|Governorate||Mount Lebanon Governorate|
|Time zone||EET (UTC+2)|
|• Summer (DST)||+3 (UTC)|
Bhamdoun (Arabic: بحمدون) is a town in Lebanon 23 kilometers (14 mi) from Beirut on the main road that leads to Damascus and in the suburbs of the main touristic city of Aley, lying at an altitude of 1,100 meters (3,600 ft) above the Lamartine valley. Two separate villages compose the town, Bhamdoun-el-mhatta (literally meaning "Bhamdoun the station") and Bhamdoun-el-day'aa ("Bhmadoun the village"). A railroad used to link Bhamdoun to Beirut with the train station being a prominent feature of the town for many years. The station and railroad were eventually abandoned when cars became more popular. The population is mostly Orthodox Christian.
Before the Lebanese civil war, Bhamdoun was one of Lebanon's most renowned and favorite summer resorts. Today, the town has regained some of its past touristic industry as most of its hotels, restaurants and entertainment centers have been renovated or rebuilt. Tourists, especially from the Gulf region who once knew Bhamdoun, are returning to spend their summer vacation there. Many have also purchased houses or built their own.
It has five churches, two mosques built by Kuwaiti's and one synagogue. There are two Greek Orthodox churches, two Maronite, one Protestant. During the civil war, all five churches were destroyed by the Druze militia of Jumblatt's Progressive Socialist Party, but they have since been rebuilt.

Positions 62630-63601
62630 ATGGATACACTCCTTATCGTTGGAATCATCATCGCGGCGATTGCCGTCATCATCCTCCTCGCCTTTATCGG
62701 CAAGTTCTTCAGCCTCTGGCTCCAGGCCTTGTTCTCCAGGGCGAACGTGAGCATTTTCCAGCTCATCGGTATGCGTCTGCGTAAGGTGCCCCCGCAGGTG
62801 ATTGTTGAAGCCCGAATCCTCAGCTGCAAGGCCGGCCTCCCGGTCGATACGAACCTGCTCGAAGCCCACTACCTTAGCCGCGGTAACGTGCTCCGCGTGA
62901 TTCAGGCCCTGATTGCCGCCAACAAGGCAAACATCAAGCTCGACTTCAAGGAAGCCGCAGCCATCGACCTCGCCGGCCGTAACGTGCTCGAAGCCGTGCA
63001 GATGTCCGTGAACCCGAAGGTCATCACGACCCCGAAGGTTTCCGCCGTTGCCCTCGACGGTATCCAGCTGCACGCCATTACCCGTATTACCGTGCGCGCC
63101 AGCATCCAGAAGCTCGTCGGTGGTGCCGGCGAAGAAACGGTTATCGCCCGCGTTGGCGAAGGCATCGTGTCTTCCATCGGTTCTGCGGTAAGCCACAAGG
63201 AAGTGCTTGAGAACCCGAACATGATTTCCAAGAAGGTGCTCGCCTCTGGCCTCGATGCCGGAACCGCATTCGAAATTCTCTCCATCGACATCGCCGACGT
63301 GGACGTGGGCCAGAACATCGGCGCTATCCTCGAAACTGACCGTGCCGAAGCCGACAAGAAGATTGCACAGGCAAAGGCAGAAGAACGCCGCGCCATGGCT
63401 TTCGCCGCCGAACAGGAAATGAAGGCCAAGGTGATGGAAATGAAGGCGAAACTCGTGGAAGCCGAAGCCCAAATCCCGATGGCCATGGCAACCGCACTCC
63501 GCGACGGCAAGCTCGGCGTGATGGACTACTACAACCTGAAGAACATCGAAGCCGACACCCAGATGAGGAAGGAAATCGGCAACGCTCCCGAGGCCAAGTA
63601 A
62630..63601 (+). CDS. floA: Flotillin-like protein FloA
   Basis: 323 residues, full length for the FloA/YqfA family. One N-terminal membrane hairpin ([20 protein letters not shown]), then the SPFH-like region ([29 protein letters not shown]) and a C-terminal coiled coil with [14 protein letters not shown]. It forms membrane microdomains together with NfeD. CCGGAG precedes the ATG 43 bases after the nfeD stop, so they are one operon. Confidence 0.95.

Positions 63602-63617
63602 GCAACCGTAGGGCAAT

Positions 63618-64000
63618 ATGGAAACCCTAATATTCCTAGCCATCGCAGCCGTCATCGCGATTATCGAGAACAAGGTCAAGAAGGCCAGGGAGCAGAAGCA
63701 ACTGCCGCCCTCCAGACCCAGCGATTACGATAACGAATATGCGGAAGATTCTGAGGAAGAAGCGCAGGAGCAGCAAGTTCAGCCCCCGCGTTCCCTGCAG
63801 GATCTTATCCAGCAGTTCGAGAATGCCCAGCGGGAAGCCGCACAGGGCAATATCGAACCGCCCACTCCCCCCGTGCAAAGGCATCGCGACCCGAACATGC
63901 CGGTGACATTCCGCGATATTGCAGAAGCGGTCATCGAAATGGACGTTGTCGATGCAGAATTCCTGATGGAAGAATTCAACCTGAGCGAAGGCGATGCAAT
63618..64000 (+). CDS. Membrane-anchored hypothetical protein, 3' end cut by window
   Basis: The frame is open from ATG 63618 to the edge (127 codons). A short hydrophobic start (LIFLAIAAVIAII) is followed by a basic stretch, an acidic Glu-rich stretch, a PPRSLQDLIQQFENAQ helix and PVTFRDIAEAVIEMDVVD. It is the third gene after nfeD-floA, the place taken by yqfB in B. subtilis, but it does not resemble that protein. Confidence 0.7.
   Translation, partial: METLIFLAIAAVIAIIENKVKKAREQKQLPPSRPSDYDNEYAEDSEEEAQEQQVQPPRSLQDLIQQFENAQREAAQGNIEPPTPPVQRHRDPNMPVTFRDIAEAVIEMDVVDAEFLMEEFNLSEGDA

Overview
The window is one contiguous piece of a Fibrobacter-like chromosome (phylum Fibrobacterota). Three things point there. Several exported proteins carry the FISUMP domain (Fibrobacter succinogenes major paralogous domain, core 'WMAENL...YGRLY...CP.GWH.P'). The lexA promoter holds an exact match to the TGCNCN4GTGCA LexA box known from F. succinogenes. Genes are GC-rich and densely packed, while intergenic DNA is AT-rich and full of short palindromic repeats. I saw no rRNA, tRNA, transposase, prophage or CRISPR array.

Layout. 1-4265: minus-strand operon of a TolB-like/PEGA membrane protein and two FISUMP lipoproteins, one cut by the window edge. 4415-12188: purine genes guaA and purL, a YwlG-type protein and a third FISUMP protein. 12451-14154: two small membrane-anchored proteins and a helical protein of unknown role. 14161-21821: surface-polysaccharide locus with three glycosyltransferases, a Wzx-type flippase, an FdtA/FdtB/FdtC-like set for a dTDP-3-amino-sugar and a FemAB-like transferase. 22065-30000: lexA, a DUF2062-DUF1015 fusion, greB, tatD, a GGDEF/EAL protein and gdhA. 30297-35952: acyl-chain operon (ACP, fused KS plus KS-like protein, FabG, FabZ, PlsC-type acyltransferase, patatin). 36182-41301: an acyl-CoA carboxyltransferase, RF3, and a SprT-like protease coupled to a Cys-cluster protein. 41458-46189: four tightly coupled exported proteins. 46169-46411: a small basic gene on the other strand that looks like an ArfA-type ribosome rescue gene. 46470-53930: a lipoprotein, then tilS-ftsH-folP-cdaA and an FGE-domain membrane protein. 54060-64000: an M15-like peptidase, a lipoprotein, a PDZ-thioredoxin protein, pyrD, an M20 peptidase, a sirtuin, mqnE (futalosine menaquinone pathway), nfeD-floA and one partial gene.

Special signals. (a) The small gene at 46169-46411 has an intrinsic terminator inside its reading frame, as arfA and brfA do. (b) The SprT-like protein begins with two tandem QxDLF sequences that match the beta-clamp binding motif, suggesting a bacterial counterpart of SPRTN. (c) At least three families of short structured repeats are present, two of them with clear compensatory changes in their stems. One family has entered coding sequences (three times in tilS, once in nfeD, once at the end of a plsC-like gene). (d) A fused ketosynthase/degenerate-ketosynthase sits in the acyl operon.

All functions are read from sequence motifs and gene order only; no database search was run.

In 2000, a winery called Chateau Belle-Vue began planting vines, creating few jobs in the village. It began producing wine in 2003. The "Renaissance 2003" blend that it produced won the International Spirits and Wine Competition's Gold Medal Best in Class award in 2005, and the wine is now available at restaurants and hotels on three continents. The town also contains the Safir Hotel, Four Points Hotel by Sheraton, Carlton Hotel, Alsheikh Hotel and many others.
Families who have roots in Bhamdoun are:
- Haber (also spelled El Haber)
- Abou Rjeili (also spelled Bou Rjayle)
- Khairallah (also Kyrala and Kheirallah or Khayrallah)
- Abdel Nour
- Salibi (also spelled Saliby or Al Salibi)
- Abou Khaled-Nehmeh
- Parfitt, Tudor, Israel and Ishmael: Studies in Muslim-Jewish relations, Page 89, St. Martin's Press 2000